No Cover Image

Text and Image in Modern European Culture

Natasha Grigorian
Thomas Baldwin
Margaret Rigaud-Drayton
Copyright Date: 2012
Published by: Purdue University Press
https://www.jstor.org/stable/j.ctt6wq47q
  • Cite this Item
  • Book Info
    Text and Image in Modern European Culture
    Book Description:

    Text and Image in Modern European Culture — a collected volume edited by Natasha Grigorian, Thomas Baldwin, and Margaret Rigaud-Drayton contains articles which are transnational and interdisciplinary in scope. Employing a range of innovative comparative approaches to reassess and undermine traditional boundaries between art forms and national cultures, the articles shed new light on the relations between literature and the visual arts in Europe after 1850. Following tenets of comparative cultural studies, work presented in the volume explores (international) creative dialogues between writers and visual artists, ekphrasis in literature, literature and design (fashion, architecture), hybrid texts (visual poetry, surrealist pocket museums, poetic photo-texts), and text and image relations under the impact of modern technologies (avant-garde experiments, digital poetry). The discussion encompasses pivotal fin-de-siècle, modernist, and postmodernist works and movements in Britain, France, Germany, Italy, Poland, Russia, and Spain. A selected bibliography of work published in the field is also included. The volume will appeal to scholars of (comparative) cultural studies, comparative literature, literature, art history, and visual studies, as well as to a wider academic public and general readers, and it would serve well as a textbook in senior undergraduate and graduate seminars.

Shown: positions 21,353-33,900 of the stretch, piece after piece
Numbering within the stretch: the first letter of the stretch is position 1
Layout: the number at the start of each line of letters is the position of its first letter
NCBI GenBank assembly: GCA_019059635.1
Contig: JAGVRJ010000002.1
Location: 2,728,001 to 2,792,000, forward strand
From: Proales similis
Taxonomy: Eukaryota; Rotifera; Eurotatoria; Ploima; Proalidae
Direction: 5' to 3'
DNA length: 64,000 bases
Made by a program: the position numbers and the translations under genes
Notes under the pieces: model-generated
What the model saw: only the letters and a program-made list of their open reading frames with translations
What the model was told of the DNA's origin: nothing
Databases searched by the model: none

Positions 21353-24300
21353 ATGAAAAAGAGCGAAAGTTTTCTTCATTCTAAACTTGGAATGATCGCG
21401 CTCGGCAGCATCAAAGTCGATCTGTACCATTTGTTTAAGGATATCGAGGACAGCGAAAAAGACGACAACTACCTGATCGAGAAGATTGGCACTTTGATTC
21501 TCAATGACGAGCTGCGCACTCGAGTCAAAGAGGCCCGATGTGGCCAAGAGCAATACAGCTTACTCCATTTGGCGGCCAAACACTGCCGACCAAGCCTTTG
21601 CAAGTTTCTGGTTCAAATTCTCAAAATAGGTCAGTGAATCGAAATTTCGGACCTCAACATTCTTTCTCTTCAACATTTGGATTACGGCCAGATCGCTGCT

eISBN: 978-1-61249-241-4
    Subjects: Language & Literature, Art & Art History

Table of Contents

  1. Front Matter
    (pp. i-iv)
  2. Table of Contents
    (pp. v-vi)
  3. Acknowledgments
    (pp. vii-viii)
    Natasha Grigorian, Thomas Baldwin and Margaret Rigaud-Drayton
  4. Introduction to Text and Image in Modern European Culture
    (pp. 1-12)
    Robert Lethbridge

    The configurations of the volumeText and Image in Modern European Culture—edited by Natasha Grigorian, Thomas Baldwin, and Margaret Rigaud-Drayton—are consistent with the aims and scope of the Purdue University Press series of Books in Comparative Cultural Studies in which it appears. That is, its self-evidently com parative perspectives are inseparable from interdisciplinarity in a wider sense. Each of its articles on text and image in modern European culture operates on the cusp of two or more disciplines, including the study of literature and the visual and applied arts, as well as media and comparative cultural studies more...

  5. The Myth of Psyche in the Work of D’Annunzio and Burne-Jones
    (pp. 15-31)
    Giuliana Pieri

    Henry James described Edward Burne-Jones’s painting as an “art of culture, of reflection, of intellectual luxury, of aesthetic refinement, of people who look at the world and at life not directly, as it were, and in all its accidental reality, but in the reflection and ornamental portrait of it furnished by art itself in other manifestations” (qtd. in Spalding 16). The focus on art, beauty, and the aesthetic is also the fundamental characteristic of the work of Gabriele D’Annunzio, the ultimate Italian dandy; a flamboyant and controversial figure who dominated the Italian world of letters, culture, and fashion from his...

  6. The Symbolist Context of the Siren Motif in Moreau’s Painting and Bryusov’s Poetry
    (pp. 32-47)
    Natasha Grigorian

    So far, criticism has hardly examined the wide-ranging impact that the art of the French painter Gustave Moreau (1826-98) had on the Symbolist movement across Europe, including Russia. And yet, there are a number of parallels between Moreau’s mythological painting and the poetry of Valery Bryusov (1873-1924), one of the founders of Russian Symbolism. While it is well known that Bryusov absorbed the influence of major French Symbolist poets such as Mallarmé, Verlaine, and Rimbaud, I explore the extent to which Bryusov’s work was inspired by Moreau, providing both direct evidence for this artistic connection and an overview of the...

  7. Images of Paris in the Work of Brassaï and Miller